Book Promotion Opportunities
Have you seen John Kremer’s list of book publicists? If you need assistance with book promotion, you might want to visit this site and check out some of the publicists listed: http://www.bookmarket.com/101pr.htm I often recommend that authors consider hiring a publicist at some point in their book marketing experience.
Are you promoting a foods/cookbook? Here’s a reviewer of cookbooks: http://thebestcookbookslist.typepad.com.
Get your suspense book reviewed in Suspense Magazine. http://www.suspensemagazine.com. Contact the book review editor at firstname.lastname@example.org. Suspense Magazine, 26500 Agoura Rd #102, Calabasas, CA 91302. They also have a radio show. So ask about being interviewed. And they run contests.
Are you thinking about having a book trailer made—a video promoting your book in a creative, entertaining way? Here are a few companies that produce trailers:
Circle of Seven Productions: http://www.cosproductions.com. They charge from $350.
Bemis Promotions: http://www.bemispromotions.com/videos. You must fill out a form to receive an estimate.
Authors Broadcast: http://authorsbroadcast.com/info.htm. Contact them now and get special prices—in the $149 to $499 range.
Spirituality and Health Magazine editors review books. Send your book to be considered to Media Editor, 425 Boardman Ave., Suite C, Traverse City, MI 49684. Note, they receive hundreds of review copies each year. So make sure that your book is right for their magazine before going to the expense of sending it.
Opportunities for Screen Writers
FREE teleconference: “21 Steps to a Powerful Rewrite.” To be presented January 7, 2012. http://www.screenwritingu.com/rewrite_conference4.html
Going, Going, Gone
Gamepro (a 22-year-old publication) has closed.
Pregnancy Magazine has gone online only. (Also available on various readers.)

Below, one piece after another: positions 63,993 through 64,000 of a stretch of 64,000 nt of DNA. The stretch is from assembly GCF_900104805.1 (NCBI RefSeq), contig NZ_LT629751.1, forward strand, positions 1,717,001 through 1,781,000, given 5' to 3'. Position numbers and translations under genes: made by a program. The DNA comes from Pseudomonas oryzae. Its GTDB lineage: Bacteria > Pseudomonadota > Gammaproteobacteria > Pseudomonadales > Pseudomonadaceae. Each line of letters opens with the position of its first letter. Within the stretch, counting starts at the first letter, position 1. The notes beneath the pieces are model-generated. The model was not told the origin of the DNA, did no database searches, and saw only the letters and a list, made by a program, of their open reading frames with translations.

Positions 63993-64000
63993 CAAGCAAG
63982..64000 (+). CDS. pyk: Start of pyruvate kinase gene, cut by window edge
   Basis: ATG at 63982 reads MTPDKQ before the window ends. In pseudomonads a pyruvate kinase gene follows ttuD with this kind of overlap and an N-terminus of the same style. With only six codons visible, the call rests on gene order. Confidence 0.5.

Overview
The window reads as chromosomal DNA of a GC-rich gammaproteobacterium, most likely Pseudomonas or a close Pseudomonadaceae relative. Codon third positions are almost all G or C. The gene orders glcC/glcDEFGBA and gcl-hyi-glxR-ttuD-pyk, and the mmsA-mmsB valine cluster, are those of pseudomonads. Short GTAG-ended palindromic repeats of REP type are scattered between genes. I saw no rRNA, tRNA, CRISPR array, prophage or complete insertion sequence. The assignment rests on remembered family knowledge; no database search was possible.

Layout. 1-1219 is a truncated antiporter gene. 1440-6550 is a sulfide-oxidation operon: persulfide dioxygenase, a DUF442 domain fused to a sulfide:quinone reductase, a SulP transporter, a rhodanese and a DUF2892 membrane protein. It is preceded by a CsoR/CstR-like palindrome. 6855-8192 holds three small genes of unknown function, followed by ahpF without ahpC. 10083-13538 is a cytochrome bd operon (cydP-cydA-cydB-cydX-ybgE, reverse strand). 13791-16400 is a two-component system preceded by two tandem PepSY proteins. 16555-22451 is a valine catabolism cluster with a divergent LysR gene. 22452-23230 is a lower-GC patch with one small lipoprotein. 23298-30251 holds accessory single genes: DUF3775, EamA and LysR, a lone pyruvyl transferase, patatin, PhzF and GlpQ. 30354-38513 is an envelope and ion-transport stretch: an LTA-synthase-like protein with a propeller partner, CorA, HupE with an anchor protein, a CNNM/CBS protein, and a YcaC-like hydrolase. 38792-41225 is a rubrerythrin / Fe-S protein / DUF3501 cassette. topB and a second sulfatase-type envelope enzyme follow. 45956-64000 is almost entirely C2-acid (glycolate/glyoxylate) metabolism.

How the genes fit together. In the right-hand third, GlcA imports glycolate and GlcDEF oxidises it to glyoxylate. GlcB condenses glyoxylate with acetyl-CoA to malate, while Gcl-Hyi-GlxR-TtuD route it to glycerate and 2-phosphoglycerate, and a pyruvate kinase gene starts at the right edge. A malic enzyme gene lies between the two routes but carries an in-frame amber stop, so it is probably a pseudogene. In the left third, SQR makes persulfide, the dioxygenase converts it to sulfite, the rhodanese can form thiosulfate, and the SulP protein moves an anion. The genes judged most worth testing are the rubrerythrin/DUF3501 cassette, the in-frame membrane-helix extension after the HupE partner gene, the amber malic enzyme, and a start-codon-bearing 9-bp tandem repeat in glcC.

To Your Health has quit publishing.
Faith and Family will soon go out of business.
Get Married Magazine will close.
Fresh Home to quit publishing.
Wild Blue Yonder closed in November.
Homemakers Magazine has published its last issue.
Sandra Lee Semi-Homemade is closing
How to Get a Peek Into Your Book Sales Through Nielsen’s BookScan Program
We talked about Amazon book sales recently and how to decipher the ranking system. How many books are you selling per week when your ranking is in the 100,000 range versus the 300,000 or 1,000,000 range? Well, I discovered that there is a way to get at least a little bit more information. Join AuthorCentral at Amazon.com. If you have your books listed at Amazon.com, there is no additional fee to join AuthorCentral.
You’ve heard of the Nielsen ratings for TV. Well, Nielsen also rates books. The Nielsen BookScan program includes book sales through Amazon, Barnes and Noble and other outlets. They include approximately 75 percent of all retail print book sales. But this does not include library sales and those to wholesalers. In fact, they claim that sales information at AuthorCentral may underestimate your total sales.
It’s interesting to see the reports related to your book sales. They give numbers of books sold during a certain time period. And they provide a map of the US with a color code showing where your books are selling.
Amazon also provides a graph showing your Kindle book activity. Find out here where your book is ranked among their collection of Kindle books.
We’ve talked about what the rankings mean. I learned that the Nielsen report comes in on Fridays. So if there’s a big change in your Amazon book ranking on Friday, that could be the reason. However, they stress that if your ranking goes up, it doesn’t necessarily mean that your book sales were phenomenal that week. The ranking is, of course, affected by the sales of other books, as well. The same is true if your ranking figures go down—it might not mean that you sold fewer books, but that others sold more books.
It’s still not an exact science. You are warned at the AuthorCentral site that the statement from your publisher may differ from what you discover at AuthorCentral. But it certainly offers a bit more information than you had before visiting this site.
And if you want more information than is shown on your AuthorCentral pages, you can request additional sales data from Nielsen for a fee.
There used to be a number you could call to check on the sales of books distributed through Ingram. This was handy information to obtain when you were putting together the competition portion of your book proposal or determining the potential for a book you were planning. But that service is no longer available. I was hoping that you could use AuthorCentral to check sales on books other than your own. But it doesn’t appear that you can.
For now, I suggest that when you research your competition, you check the media pages at the author’s website to see if they have distributed press releases giving sales information or, at least, an indication of their book’s popularity.
In the meantime, if you have a book with a publisher and you are eager to find out how that book is doing in between receiving your royalty statements, you might want to sign up for AuthorCentral at Amazon and satisfy your curiosity—at least to a degree. http://authorcentral.amazon.com